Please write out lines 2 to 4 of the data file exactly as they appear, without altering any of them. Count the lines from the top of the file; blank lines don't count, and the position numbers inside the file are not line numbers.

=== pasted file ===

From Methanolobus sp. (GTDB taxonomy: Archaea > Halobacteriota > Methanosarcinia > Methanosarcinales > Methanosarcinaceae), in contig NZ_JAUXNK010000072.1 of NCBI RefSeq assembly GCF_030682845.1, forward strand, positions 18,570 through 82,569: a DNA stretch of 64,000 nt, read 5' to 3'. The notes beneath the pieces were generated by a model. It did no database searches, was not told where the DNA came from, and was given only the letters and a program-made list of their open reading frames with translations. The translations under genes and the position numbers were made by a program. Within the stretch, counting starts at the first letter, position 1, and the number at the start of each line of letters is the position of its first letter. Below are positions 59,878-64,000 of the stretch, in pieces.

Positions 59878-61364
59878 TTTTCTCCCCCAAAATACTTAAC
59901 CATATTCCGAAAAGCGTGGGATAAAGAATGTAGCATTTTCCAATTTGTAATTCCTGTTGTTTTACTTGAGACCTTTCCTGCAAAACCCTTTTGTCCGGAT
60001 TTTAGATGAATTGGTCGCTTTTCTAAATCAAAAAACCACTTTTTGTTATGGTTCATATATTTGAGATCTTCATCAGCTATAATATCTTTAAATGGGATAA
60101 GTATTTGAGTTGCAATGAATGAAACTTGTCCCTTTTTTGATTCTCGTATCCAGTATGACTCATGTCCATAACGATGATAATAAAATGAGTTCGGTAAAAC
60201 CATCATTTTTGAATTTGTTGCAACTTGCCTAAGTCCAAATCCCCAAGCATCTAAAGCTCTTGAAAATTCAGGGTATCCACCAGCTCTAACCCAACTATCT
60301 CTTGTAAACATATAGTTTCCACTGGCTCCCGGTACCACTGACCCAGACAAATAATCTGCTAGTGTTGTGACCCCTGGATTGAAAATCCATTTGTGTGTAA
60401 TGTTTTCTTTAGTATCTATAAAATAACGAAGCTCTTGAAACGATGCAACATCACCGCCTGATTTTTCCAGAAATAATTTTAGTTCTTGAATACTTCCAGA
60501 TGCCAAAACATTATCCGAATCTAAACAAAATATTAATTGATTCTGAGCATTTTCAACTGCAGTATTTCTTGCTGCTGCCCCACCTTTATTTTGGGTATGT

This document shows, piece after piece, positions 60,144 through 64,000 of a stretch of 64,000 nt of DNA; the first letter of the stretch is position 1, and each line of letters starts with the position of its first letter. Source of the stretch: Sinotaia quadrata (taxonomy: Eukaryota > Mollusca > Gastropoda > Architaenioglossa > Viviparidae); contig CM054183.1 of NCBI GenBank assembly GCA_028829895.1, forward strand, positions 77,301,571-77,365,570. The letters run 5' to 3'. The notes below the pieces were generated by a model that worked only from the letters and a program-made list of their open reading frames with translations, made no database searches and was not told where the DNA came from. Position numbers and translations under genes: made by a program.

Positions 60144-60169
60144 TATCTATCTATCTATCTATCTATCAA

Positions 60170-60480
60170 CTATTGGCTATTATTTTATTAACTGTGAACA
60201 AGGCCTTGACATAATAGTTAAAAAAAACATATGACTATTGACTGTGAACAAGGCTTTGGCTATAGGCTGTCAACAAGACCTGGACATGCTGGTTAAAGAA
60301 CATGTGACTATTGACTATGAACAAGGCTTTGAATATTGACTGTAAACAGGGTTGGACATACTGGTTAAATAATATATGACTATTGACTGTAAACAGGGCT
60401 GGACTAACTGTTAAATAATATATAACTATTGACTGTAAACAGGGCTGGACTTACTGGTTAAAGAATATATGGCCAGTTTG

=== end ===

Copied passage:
Positions 59878-61364
59878 TTTTCTCCCCCAAAATACTTAAC
59901 CATATTCCGAAAAGCGTGGGATAAAGAATGTAGCATTTTCCAATTTGTAATTCCTGTTGTTTTACTTGAGACCTTTCCTGCAAAACCCTTTTGTCCGGAT